Wednesday, November 17, 2010


Hey, folks!  I really, really wish I were like Oprah and able to give each of you one of these amazing Butterball Electric Turkey Fryers for Thanksgiving. If I were Oprah, I would probably throw in a car too. Your reasons for wanting this turkey fryer were great; all so genuine and deserving of a prize. But unfortunately, there can be only one winner. That lucky lady happens to be ERIN @ Me, Him & Our Story!

Congratulations, Erin! I hope you love your new turkey fryer as much as my family has.

Thank you to everyone for being a part of this giveaway. The stories you shared just made me smile. I love learning more about the great people who visit The Cookin' Lean Kitchen. You all rock!

Please check back and see me soon. I have more giveaways & exciting reviews on the way!!

Tuesday, November 16, 2010

Livin' Lean Topic Tuesday: Two Smart Ideas for Healthy "On-the-Go" Holiday Snacking

Yes, ladies and gentlemen, the holidays have officially begun. Aisles in grocery stores and entire sections of Target have been transformed into magical, winter wonderlands full of fun decorations, adorable gift ideas and of course, tempting holiday treats. Cookies, candies, crackers and cheese. It's like the entire snacking industry was taken over by elves! Almost any regular snack food you can think of has been made to look like Santa Claus, a snowflake or a Christmas tree. And what does this do? Well, exactly what those geniuses behind it all want it to do. We buy it, then we eat it. Why not? Look how cute those Christmas Tree cakes are! Oh, and the snowflake crackers! I absolutely need 5 bags of holiday M & M's  just 'cause it's the holidays and they come in red and green. We end up buying and eating things we would normally have the strength to fend off. I know, friends. It happens to the best of us. I'm right there with you.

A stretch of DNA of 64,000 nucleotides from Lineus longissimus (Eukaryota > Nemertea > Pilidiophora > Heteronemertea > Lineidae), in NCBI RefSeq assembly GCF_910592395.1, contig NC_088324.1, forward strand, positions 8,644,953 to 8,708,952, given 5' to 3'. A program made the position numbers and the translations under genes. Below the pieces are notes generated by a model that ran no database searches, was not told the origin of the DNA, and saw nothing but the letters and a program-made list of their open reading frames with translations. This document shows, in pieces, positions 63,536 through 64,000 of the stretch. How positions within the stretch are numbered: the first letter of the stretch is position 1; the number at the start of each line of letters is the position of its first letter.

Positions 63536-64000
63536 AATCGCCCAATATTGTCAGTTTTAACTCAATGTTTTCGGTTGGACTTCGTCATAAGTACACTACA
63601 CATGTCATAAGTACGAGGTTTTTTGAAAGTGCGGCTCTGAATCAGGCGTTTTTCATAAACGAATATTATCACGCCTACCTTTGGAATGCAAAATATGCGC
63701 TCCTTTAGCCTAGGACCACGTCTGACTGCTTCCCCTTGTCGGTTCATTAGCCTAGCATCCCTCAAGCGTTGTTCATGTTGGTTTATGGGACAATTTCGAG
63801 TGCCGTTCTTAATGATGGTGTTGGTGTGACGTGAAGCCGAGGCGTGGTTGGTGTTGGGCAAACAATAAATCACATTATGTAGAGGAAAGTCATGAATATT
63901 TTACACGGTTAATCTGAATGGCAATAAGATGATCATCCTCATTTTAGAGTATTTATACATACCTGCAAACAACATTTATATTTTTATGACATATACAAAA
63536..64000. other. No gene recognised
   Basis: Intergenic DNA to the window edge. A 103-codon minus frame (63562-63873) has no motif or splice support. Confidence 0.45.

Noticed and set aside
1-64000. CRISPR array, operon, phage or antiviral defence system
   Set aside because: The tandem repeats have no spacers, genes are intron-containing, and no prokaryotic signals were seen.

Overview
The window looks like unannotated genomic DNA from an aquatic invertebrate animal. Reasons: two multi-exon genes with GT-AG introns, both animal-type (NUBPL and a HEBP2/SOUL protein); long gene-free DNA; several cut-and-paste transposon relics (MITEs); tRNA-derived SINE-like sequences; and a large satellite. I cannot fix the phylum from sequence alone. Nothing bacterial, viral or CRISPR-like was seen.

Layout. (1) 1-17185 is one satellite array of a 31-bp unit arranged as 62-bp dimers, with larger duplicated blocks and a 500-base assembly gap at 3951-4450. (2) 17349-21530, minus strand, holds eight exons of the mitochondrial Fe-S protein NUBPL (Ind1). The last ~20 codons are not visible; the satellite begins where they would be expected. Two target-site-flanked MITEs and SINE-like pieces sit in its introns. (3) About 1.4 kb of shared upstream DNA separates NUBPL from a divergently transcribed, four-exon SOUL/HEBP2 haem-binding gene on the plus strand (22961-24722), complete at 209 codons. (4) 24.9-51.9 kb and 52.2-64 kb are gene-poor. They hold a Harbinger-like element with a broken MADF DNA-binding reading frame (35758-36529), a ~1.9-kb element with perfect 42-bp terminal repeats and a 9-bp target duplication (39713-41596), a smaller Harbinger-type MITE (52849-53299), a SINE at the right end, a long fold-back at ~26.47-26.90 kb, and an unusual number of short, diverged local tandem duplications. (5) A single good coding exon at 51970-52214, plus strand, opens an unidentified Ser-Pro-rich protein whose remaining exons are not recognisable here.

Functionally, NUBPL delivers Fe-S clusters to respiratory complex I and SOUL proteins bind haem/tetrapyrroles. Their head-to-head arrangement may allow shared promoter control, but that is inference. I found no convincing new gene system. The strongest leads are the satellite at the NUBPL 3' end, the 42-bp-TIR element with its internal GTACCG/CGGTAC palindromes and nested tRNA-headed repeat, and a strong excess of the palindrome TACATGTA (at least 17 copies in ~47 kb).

Luckily, the great people at Bear Naked and Stretch Island Fruit Co. were kind enough to share some of their delicious and nutritious all-natural snacks with me. They sent me some great samples to try and  I am now a huge fan of these two brands. They are two great companies (Go to their sites and read their stories. Cool stuff!) with excellent products. Let me tell you a little about both.

First Up: Bear Naked Fruit & Nut Granola Cookies
These cookies are wonderful. You know from the second you bite into them that this is no Chips Ahoy! Loaded with whole grains, berries and nuts, you are sure to get the energy boost you need, while even calming the occasional sweet-tooth. These cookies contain no preservatives, no cholesterol, no high fructose corn syrup, no hydrogenated oils and 0g trans fat. Only 100% pure and natural ingredients.  A packaged snack couldn't be any closer to nature. They are yummy and can easily be thrown in a Zip-loc for a take anywhere snack. They also come in a Double Chocolate. Just a little FYI to all you chocolate lovers out there!
To learn more about this cool company and all their products, visit http://www.bearnaked.com/.

Serving Size: 1 cookie   130 calories; 6g fat; 18g carbohydrates; 2g protein

Last, Yet Certainly Not Least: Stretch Island All-Natural Fruit Strips